Technology brokering

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The idea of technology brokering is to span multiple—otherwise disconnected—industries, to see how existing technologies could be used to create breakthrough innovations in other markets. Technology brokering requires companies to be strong in two areas.[1]: 2  As Andrew Hargadon, technology brokering's founder, summarized: "Firstly, the company must have the ability to bridge distant communities, usually when a company can move easily across a range of different markets they have a better view of how technologies can be used in new ways. Secondly, technology brokering involves creating new markets and industries from innovative combinations of existing technology. These two strengths are difficult to have simultaneously because the strong ties the companies have with customers and supplies in one industry prevent the company from moving easily into other markets and experimenting with new ideas."[1]: 2  Yet, when a company is able to combine these two strengths it can result in being the first to experience technological advances.

Technology brokering can teach firms how to effectively shift the focus of traditional R&D teams from trying to invent completely new products to combining previous innovations. New ideas for observation based research pull R&D scientists out of the lab and place them into direct consumer observation to allow them to diagnose problems with products and identify the needs of the customer more accurately.[1]: 7  The technology brokering process intertwines with the idea of empathic design, which is basically understanding products from a customers’ point of view and then designing them to fit needs and issues. The advantage of empathic design, especially when combined with technology brokering firms, is that it leads to innovative products that suit the particular problems of the customer. Another perk of empathic design is including marketing and manufacturing people in the product design to get diverse opinions of product success and practicality.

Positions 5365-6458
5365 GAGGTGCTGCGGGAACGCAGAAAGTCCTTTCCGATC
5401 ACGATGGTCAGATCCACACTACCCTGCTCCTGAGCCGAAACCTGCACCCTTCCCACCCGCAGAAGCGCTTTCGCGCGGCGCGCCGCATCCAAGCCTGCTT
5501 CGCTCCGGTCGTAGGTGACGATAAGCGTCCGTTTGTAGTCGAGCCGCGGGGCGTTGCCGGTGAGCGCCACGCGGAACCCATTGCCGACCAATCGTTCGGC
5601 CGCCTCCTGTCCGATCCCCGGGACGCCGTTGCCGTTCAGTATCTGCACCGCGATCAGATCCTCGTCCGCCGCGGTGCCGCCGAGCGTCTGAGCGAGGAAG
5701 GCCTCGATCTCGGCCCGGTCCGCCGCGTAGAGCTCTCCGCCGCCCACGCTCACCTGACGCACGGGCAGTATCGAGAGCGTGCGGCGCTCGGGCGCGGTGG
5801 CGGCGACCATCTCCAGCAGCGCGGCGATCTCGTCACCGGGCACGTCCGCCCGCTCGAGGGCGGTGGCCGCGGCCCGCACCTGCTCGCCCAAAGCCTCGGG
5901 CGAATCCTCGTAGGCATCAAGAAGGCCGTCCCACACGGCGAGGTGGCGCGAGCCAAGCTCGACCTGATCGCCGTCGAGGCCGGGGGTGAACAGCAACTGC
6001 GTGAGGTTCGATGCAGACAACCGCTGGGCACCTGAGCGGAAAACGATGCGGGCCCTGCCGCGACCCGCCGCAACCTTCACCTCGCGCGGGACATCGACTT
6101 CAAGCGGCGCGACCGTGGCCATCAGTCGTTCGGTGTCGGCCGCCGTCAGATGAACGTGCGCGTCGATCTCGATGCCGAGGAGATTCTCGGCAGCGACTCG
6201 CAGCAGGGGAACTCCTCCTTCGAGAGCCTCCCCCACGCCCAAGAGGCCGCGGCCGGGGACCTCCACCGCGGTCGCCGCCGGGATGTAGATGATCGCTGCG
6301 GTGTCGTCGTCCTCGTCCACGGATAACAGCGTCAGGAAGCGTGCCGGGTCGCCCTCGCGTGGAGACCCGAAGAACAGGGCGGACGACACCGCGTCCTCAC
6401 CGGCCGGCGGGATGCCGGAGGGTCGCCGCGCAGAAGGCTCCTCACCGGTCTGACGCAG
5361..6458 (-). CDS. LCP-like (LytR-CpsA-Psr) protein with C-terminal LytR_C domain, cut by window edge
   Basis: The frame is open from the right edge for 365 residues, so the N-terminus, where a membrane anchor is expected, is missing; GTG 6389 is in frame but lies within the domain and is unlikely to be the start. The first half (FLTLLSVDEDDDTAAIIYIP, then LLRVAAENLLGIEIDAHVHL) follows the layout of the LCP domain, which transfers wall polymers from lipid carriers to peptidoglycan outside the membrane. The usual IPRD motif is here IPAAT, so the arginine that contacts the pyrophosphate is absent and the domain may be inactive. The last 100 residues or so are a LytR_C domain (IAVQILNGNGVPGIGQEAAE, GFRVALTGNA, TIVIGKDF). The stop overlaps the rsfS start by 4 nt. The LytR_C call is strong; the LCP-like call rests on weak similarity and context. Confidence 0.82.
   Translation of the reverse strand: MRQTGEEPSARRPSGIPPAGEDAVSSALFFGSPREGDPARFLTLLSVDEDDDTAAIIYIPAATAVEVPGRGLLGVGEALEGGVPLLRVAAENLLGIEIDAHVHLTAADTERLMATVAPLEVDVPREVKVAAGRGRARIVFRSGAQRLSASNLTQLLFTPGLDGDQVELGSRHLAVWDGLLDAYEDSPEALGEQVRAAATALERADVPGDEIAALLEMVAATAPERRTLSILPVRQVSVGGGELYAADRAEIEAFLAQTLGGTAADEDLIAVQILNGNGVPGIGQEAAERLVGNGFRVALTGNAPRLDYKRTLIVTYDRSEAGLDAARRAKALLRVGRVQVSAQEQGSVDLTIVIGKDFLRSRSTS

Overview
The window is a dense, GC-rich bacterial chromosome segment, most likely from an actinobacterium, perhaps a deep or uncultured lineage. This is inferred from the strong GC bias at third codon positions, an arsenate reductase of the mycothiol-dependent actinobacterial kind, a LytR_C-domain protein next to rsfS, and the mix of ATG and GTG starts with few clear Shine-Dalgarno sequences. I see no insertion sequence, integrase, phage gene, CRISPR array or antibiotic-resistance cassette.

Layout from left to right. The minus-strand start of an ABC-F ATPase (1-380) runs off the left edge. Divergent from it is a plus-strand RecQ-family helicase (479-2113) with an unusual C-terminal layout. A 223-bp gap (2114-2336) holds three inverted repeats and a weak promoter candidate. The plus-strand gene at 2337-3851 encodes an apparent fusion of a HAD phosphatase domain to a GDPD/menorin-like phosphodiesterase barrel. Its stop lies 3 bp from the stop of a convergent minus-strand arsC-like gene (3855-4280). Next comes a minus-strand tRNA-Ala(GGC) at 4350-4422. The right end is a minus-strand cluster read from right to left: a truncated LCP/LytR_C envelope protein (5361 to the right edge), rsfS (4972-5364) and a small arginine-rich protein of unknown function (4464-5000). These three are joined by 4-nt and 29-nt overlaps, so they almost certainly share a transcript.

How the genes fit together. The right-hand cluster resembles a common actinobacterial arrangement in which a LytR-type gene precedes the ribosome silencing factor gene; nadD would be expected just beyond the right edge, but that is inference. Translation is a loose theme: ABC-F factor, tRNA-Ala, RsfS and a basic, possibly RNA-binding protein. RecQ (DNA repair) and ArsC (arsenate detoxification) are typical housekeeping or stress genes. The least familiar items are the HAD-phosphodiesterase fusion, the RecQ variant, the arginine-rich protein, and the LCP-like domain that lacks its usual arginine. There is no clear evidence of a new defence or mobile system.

The first examples of technology brokering can be found as early as 1876 with Thomas Edison in his Menlo Park laboratory. In six years, this lab procured over 400 patents.[1]: 2  Henry Ford is another great inventor in history who understood the power of combining past solutions to create a new one. He is famous for the model T automobile and the assembly line, but Ford himself stated that:

"I invented nothing new. I simply assembled into a car the discoveries of other men behind whom were centuries of work….Had I worked fifty or ten or even five years before, I would have failed. So it is with every new thing. Progress happens when all the factors that make for it are ready, and then it is inevitable. To teach that a comparatively few men are responsible for the greatest forward steps of mankind is the worst sort of nonsense."[1]: 3 

The knowledge of recombinant innovation is alive and thriving today. Companies such as IDEO can easily have their processes compared to Edison's operations of the Menlo Park laboratory. IDEO is arguably one of the largest and most successful design firms of the current times. Since its founding in 1978, it has created 3,000 new products in over 40 industries.[1]: 5  Working amidst several different industries is a large factor of success in technology brokering. The more industries that firms are involved in, the broader their understanding of different technologies will be. CEO of IDEO David Kelley has this to say about working in many different fields:

"Working with companies in such dissimilar industries as medical instruments, furniture, toys and computers has given us a broad view of the latest technologies available and has taught us how to do quality product development and how to do it quickly and efficiently."[1]: 5 

See also[edit]


  1. ^ a b c d e f g Hargadon, A. (2003, November/December). Retooling R&D: Technology brokering and the pursuit of innovation. Ivey Business Journal. Retrieved April 18, 2009, from [1]

Further reading[edit]

  • Hargadon, A. and Sutton, R.I., 1997. Technology brokering and innovation in a product development firm. Administrative science quarterly, pp.716-749.
  • Laudone, R., Liguori, E.W., Muldoon, J. and Bendickson, J., 2015. Technology brokering in action: revolutionizing the skiing and tennis industries. Journal of Management History.
  • Dell'Era, C. and Verganti, R., 2013. Relational strategies to connect technology and design: technology brokering and mediating. International Journal of Technology Intelligence and Planning, 9(1), pp.10-25.
  • Technology brokering - IBO Group
  • Technology Brokering in Silicon Valley (a 2016 article in the Huffington Post)
  • Technology Brokering A Complete Guide - 2020 Edition (a 2019 book)